- Leak detector going off or indicator light turning red – This indicates that you may be experiencing a gas leak for any number of reasons. This includes faulty appliances, insufficient ventilation, cracked pipe.
- White Mist or Fog – natural gas is a natural hydrocarbon. It means that it’s composed of hydrogen and carbon. When the gas escapes out into the air, it mixes with oxygen to form water vapor (H20). This is why you can see white mist or fog.
Is a Gas Leak Dangerous?
If the gas leaks in the home, it can be dangerous. Natural gas is odorless and colorless. You may not even know that a gas leak is happening until someone nearby lets out a sudden scream. Or something catches on fire. It’s for this reason why natural gas issues are such an emergency. Most people have no idea they’re bringing more danger into their homes every day. It’s done simply by turning on appliances like stoves, furnaces, heaters, and water purifiers.
The first sign of trouble? A natural gas leak detector going off or indicator light turning red. Though these monitors won’t protect your whole house from gas exposure. If you see white mist coming from vents or crevices around your house, go outside immediately and call 911.
Natural Gas Poisoning Symptoms and Signs
- Eye irritation or conjunctivitis, with red eyes and tearing.
- Coughing, wheezing (noise from narrowed airways), flu-like symptoms.
- Nausea or vomiting.
- “Explosive” diarrhea due to natural gas exposure on the intestines and colon. It’s less likely when the gas is breathed in through the nose. Because it’s absorbed by the mucous membrane of the upper respiratory tract before reaching the stomach.
- “Methane Mustard” symptoms: sudden onset of severe chest pain that worsens with deep breaths. Dry coughs followed by a hacking one. Shortness of breath progressing into full body suffocation causing unconsciousness.
- Mental confusion followed by unconsciousness within minutes. Death from natural gas exposure may take hours to days and is more likely without early treatment.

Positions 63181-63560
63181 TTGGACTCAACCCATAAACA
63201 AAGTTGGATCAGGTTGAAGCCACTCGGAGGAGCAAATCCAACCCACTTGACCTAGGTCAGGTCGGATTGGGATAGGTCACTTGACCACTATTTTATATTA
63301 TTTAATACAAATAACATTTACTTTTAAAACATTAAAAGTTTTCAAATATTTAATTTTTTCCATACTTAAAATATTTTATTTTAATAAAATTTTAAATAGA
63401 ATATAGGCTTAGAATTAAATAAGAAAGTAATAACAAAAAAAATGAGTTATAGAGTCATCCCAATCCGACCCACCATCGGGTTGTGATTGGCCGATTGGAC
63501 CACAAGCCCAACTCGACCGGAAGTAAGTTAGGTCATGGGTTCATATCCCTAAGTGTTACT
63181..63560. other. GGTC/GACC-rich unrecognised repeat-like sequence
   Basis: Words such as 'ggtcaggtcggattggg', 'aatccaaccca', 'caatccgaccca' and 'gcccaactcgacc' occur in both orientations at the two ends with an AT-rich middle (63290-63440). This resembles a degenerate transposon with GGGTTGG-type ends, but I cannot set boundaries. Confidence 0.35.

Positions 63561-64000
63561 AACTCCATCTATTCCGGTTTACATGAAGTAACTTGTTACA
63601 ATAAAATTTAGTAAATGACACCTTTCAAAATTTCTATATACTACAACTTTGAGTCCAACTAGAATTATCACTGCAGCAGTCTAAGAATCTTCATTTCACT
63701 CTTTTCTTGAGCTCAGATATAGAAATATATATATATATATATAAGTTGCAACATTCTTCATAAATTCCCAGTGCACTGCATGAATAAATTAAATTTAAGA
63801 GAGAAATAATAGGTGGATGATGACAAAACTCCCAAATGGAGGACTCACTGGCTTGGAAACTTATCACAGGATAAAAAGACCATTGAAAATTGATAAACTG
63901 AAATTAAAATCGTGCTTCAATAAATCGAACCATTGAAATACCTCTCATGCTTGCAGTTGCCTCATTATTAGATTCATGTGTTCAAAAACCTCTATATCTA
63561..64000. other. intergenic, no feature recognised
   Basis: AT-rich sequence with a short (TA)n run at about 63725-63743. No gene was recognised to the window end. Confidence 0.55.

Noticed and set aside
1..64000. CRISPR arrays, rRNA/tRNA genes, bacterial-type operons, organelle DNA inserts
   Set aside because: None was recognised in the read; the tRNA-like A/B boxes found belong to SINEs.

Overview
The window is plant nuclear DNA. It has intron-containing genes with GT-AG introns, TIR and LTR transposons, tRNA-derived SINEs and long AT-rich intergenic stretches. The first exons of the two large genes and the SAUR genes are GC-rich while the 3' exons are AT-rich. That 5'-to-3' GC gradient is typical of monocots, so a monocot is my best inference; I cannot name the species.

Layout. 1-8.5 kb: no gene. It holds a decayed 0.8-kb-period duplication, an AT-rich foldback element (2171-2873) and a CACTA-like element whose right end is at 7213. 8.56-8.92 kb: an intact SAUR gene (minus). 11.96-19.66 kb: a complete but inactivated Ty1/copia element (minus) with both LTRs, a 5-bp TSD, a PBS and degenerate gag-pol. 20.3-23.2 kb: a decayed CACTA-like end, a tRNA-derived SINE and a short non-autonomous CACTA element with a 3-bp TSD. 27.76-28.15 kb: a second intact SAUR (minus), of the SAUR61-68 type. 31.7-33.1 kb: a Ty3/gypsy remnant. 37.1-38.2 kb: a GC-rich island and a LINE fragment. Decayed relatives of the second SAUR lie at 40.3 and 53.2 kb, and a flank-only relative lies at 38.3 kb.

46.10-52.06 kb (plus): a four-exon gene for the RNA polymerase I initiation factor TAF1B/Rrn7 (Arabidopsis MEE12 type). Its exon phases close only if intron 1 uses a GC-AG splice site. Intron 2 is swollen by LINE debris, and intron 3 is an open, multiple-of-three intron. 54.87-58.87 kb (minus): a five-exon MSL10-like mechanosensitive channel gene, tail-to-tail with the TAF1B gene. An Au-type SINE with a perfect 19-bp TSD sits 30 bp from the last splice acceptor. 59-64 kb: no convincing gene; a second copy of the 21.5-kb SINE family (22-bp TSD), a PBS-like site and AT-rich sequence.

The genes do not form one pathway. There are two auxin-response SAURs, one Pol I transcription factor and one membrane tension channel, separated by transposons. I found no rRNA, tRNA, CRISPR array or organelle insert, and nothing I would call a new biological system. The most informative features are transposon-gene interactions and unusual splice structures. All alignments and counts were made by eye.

- Inability to breathe in the fresh air because the gas has filled up all available space inside a room or building.
Emergency procedures for natural gas leaks
- If you smell natural gas, leave immediately and call 911 or a local fire department.
- Leave your doors open when waiting to get the job done.
- Do not try to turn off the gas supply or light a match in an area with gas leaks. Natural gas is highly flammable and may ignite.
- In the event of a natural gas leak inside your home. Close all doors leading into the house if possible because any open door can allow air for combustion (e.g., burning) to enter from outdoors. Trigger an explosion that could cause further damage than just what was caused by the leaking gas source on its own.
- Shut down your heating system as well as any appliances running on natural gas. Ыo they don’t contribute additional fuel to potential ignition sources. These are pilot lights or electric heating elements.
What to do if you suspect a natural gas leak
If you suspect a gas leak in your home, follow these steps:
- Leave the premises immediately. Go to a safe location outdoors away from a source of the leak such as other homes, cars, garages, sheds, trees. Remain at this location until notified by authorities that it is safe to return indoors.
- If there are people who cannot leave because of medical conditions they need assistance with evacuation. Please contact Emergency Services (dial 911) for help.